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Why does ATK work this way?

Discussion in 'Android Lounge' started by serpa4, Sep 16, 2010.

  1. serpa4

    serpa4 Well-Known Member
    Thread Starter
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    Apr 9, 2010
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    Army
    If I don't use ATK, my phone runs very fast and smooth with a ton of crap listed in the back ground. It even scrolls fine. However, it benchmarks lower than when I use ATK to kill everything. My quadrant scores really get low when ATK shows a ton of programs. Kill them and the phone is slow, but benches higher. I stopped using ATK for the most part, but occassionally do for what ever reasons.
    High bench marks makes me feel good, but so does a smooth phone!
     

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  2. cableguynoe

    cableguynoe Well-Known Member
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    Mar 30, 2010
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    I'm a cableguy....really
    Monterey, CA
    Very good observation.
    If you do a little research, you will see that the task killer debate is long and complex.
    Many feel that, and i tend to agree, task killers are not needed. These phones were designed to multi-task and are able to manage their own memory for best performance. Killing task is not necessary, expecially since in most cases, these apps will start right back up.
    Just let your smartphone do it's thing.

    Others feels that task killer actually screw up your phone. I probably wouldn't go that far. But i am now on my 3rd android device (3rd one today :D), and I'm fine without task killers.

    My advice is to go a few days without one and see if you notice the difference.

    Verizon employees will tell you different every time you go to the store... i still dont understand why they push them so hard. If they were really necessary, Motorola, HTC and others complanies would be smart enough to include it with the OS.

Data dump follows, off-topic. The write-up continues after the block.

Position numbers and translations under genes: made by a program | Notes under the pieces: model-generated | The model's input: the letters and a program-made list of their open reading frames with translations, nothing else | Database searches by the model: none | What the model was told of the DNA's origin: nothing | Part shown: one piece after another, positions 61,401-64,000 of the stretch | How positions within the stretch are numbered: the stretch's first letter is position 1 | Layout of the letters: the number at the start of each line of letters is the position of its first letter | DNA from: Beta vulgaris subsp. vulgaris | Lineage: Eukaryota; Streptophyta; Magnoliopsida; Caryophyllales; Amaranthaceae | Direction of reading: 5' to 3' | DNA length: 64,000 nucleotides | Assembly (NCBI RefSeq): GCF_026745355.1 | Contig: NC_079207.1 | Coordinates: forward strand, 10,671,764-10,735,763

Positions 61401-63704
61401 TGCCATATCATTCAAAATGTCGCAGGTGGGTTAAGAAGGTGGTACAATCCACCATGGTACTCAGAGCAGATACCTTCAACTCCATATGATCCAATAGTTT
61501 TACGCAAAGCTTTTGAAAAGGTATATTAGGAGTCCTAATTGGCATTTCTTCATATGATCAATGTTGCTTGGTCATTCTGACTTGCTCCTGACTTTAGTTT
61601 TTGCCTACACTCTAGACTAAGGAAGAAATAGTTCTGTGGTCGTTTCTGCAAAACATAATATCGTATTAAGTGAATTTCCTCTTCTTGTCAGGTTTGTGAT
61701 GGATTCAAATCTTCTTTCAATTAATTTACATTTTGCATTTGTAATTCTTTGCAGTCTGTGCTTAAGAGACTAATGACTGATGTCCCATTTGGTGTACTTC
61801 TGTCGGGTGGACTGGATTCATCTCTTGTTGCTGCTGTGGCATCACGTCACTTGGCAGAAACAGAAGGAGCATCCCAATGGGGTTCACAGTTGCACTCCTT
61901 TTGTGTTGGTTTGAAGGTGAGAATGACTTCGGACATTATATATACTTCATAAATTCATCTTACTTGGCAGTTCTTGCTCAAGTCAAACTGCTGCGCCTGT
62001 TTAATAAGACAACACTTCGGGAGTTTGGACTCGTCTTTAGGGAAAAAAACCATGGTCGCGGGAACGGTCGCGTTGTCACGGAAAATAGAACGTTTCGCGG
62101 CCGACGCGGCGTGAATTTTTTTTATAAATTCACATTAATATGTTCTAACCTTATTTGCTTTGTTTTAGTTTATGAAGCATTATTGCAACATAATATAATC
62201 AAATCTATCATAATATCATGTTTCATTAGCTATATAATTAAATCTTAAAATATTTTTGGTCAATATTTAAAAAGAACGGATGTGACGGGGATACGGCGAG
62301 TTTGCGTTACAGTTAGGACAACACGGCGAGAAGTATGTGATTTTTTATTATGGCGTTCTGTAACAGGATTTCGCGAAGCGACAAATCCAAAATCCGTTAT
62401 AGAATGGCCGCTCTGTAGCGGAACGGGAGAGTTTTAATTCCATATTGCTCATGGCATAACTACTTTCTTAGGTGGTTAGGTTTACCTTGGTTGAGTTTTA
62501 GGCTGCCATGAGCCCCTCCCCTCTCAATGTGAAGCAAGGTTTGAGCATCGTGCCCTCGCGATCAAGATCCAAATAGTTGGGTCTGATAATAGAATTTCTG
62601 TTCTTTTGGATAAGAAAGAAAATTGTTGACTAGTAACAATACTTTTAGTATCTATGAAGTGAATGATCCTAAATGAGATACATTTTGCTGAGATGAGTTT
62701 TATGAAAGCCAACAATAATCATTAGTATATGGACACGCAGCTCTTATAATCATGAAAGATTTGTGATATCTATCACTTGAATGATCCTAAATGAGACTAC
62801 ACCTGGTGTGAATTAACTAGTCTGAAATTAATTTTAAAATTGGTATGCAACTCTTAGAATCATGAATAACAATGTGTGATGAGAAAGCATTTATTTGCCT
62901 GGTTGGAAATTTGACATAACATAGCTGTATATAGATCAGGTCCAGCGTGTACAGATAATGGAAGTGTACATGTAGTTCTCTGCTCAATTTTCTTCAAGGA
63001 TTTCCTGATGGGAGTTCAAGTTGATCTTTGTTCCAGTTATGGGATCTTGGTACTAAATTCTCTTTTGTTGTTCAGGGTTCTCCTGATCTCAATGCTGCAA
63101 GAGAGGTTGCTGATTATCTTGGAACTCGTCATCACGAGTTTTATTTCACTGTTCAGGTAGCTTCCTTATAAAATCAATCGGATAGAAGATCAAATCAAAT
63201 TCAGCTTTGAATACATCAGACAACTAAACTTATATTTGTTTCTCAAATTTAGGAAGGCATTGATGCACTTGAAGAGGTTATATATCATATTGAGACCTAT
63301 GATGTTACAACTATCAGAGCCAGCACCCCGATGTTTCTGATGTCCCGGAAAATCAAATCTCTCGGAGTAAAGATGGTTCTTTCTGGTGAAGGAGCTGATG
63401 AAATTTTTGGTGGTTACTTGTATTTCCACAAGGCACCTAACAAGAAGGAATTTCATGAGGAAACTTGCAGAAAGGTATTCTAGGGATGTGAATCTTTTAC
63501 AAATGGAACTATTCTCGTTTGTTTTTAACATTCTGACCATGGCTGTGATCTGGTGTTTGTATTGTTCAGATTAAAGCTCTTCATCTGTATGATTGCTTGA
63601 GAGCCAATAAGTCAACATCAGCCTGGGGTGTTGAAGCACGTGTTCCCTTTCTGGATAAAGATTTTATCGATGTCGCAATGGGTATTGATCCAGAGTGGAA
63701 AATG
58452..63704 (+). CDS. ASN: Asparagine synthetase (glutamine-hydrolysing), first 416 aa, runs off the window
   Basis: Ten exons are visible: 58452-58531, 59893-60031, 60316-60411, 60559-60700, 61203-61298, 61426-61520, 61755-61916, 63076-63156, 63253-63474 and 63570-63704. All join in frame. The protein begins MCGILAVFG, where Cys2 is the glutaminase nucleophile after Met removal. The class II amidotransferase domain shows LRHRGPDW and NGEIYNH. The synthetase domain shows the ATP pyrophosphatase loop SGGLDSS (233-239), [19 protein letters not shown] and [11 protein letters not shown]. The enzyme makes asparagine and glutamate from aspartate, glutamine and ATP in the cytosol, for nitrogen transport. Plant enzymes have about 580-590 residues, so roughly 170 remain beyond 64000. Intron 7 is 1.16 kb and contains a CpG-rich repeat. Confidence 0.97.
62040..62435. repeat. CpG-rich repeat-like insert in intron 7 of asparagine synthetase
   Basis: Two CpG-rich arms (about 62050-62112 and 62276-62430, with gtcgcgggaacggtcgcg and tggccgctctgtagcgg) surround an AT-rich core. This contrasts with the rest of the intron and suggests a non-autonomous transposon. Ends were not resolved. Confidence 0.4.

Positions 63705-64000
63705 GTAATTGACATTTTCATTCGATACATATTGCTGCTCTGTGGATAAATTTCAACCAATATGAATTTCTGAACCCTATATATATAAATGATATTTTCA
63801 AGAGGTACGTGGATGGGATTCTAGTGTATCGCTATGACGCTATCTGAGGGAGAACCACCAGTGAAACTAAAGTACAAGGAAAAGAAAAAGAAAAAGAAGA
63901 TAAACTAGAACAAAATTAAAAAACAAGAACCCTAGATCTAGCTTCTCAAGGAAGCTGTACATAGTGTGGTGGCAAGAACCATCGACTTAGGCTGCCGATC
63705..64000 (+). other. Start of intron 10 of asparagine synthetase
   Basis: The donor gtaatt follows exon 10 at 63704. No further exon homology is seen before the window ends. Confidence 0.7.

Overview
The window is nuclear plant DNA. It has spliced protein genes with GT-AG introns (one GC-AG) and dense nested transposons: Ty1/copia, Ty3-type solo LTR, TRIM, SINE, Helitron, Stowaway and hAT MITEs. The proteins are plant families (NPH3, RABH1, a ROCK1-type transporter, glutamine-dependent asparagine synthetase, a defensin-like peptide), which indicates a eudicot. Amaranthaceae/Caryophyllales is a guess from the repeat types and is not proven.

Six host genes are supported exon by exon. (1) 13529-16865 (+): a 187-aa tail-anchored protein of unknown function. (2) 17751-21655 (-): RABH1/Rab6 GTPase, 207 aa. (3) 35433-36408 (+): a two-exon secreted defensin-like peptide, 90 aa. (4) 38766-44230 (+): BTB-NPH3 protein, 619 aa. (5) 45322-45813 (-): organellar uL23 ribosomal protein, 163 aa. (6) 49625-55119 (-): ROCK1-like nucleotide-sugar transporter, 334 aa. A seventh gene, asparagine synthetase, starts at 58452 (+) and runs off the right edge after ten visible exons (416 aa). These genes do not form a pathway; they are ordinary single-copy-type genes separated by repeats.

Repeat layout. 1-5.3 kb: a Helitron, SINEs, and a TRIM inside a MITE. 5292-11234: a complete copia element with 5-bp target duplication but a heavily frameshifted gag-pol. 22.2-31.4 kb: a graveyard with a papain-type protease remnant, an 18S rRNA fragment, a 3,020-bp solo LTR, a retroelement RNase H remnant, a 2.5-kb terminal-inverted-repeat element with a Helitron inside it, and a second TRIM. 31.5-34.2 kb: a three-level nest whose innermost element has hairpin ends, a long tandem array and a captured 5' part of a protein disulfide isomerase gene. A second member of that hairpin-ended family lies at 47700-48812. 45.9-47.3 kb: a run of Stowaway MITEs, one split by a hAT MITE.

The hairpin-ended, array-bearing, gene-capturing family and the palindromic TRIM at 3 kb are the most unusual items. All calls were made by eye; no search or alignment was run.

3. Mavis Cruet

    Mavis Cruet Well-Known Member
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    Jun 29, 2010
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    I'm afraid That I can't see why devs can't include a stop button in every app, then I can choose wether to let it run in the background.There are many things that I only use occasionally. It really bugs me that they're still there after several hours.
     
  4. Drhyde

    Drhyde Well-Known Member
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    Dec 23, 2009
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    Kitchen prep...in hell...
    Kokomo, Indiana
    Android (and by extension Linux and Windows) are designed to put as many apps into memory as possible in order to increase performance. It's why computer gurus will usually tell you to upgrade your RAM for a performance boost. Many programs are persistent in RAM and the cache (hence why they start themselves up again). Your phone slows after killing everything because...it kills everything. Android has to start up those processes again bogging down performance.

    As far as quadrant goes, I hear it relies heavily on I/O scores which could account for a boost after killing everything. If there's nothing in memory, obviously the system can write faster though it doesn't necessarily equate to higher performance.

    Most people believe you should use a task killer to save battery, but a better way is to shut down non-essential power draining connections such as WIFI, 3G (dropping into EDGE), data connection, GPS, Auto Sync, and other when you are not using them. If that bothers you, try Juice Defender. It allows you to shut these elements down, only coming on briefly to download your hourly updates. I also found Auto Brightness is more of a battery drain since the CPU has to determine in conjunction with the ambient sensor whether or not to adjust the screen brightness. It's usually better to just leave the brightness low enough to be seen comfortably.

    Anything else performance related will come down to processor, Android version, amount of running widgets, and custom UIs that are on the phone. Hopefully this clarifies things a little. I would say that I'm very above average with computers, but not in the expert zone so take what I write with a grain of salt.
     
  5. cableguynoe

    cableguynoe Well-Known Member
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    I'm a cableguy....really
    Monterey, CA
    First time I hear this. Interesting.

    I will give it a try.
     
  6. takeshi

    takeshi Well-Known Member
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    Dec 6, 2009
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    You're assuming that Android works like a desktop OS -- that's why you can't see why. Devs can certainly do this but it shouldn't be necessary if the app works properly.

    App/task killers are useful for misbehaving apps but you're addressing the symptom rather than the cause.

    This would be why, apparently:
    http://androidforums.com/android-lounge/177230-you-have-got-f-king-kidding-me.html#post1590909
     

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